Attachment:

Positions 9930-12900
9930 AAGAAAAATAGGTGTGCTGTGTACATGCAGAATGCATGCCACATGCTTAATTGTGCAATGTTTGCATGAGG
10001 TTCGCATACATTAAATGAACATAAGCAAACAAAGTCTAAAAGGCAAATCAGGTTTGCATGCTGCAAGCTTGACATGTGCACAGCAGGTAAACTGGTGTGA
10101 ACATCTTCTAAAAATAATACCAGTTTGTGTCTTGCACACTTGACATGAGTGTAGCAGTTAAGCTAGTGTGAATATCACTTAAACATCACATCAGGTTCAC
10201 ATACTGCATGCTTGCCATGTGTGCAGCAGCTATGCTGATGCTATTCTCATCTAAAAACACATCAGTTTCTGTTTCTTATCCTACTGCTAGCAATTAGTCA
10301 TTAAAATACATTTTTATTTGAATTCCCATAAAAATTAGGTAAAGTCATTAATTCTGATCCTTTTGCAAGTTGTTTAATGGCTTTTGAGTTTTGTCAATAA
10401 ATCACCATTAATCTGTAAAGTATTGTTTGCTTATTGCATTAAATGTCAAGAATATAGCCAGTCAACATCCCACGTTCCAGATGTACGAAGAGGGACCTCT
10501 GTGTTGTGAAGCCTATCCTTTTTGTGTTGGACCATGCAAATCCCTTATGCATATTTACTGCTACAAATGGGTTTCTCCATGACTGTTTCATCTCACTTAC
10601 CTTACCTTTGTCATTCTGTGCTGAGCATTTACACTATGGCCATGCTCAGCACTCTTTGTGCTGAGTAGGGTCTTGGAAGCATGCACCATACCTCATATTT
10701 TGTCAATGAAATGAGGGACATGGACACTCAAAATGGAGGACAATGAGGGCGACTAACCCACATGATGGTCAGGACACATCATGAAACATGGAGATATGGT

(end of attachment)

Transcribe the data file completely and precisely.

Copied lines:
Positions 9930-12900
9930 AAGAAAAATAGGTGTGCTGTGTACATGCAGAATGCATGCCACATGCTTAATTGTGCAATGTTTGCATGAGG
10001 TTCGCATACATTAAATGAACATAAGCAAACAAAGTCTAAAAGGCAAATCAGGTTTGCATGCTGCAAGCTTGACATGTGCACAGCAGGTAAACTGGTGTGA
10101 ACATCTTCTAAAAATAATACCAGTTTGTGTCTTGCACACTTGACATGAGTGTAGCAGTTAAGCTAGTGTGAATATCACTTAAACATCACATCAGGTTCAC
10201 ATACTGCATGCTTGCCATGTGTGCAGCAGCTATGCTGATGCTATTCTCATCTAAAAACACATCAGTTTCTGTTTCTTATCCTACTGCTAGCAATTAGTCA
10301 TTAAAATACATTTTTATTTGAATTCCCATAAAAATTAGGTAAAGTCATTAATTCTGATCCTTTTGCAAGTTGTTTAATGGCTTTTGAGTTTTGTCAATAA
10401 ATCACCATTAATCTGTAAAGTATTGTTTGCTTATTGCATTAAATGTCAAGAATATAGCCAGTCAACATCCCACGTTCCAGATGTACGAAGAGGGACCTCT
10501 GTGTTGTGAAGCCTATCCTTTTTGTGTTGGACCATGCAAATCCCTTATGCATATTTACTGCTACAAATGGGTTTCTCCATGACTGTTTCATCTCACTTAC
10601 CTTACCTTTGTCATTCTGTGCTGAGCATTTACACTATGGCCATGCTCAGCACTCTTTGTGCTGAGTAGGGTCTTGGAAGCATGCACCATACCTCATATTT
10701 TGTCAATGAAATGAGGGACATGGACACTCAAAATGGAGGACAATGAGGGCGACTAACCCACATGATGGTCAGGACACATCATGAAACATGGAGATATGGT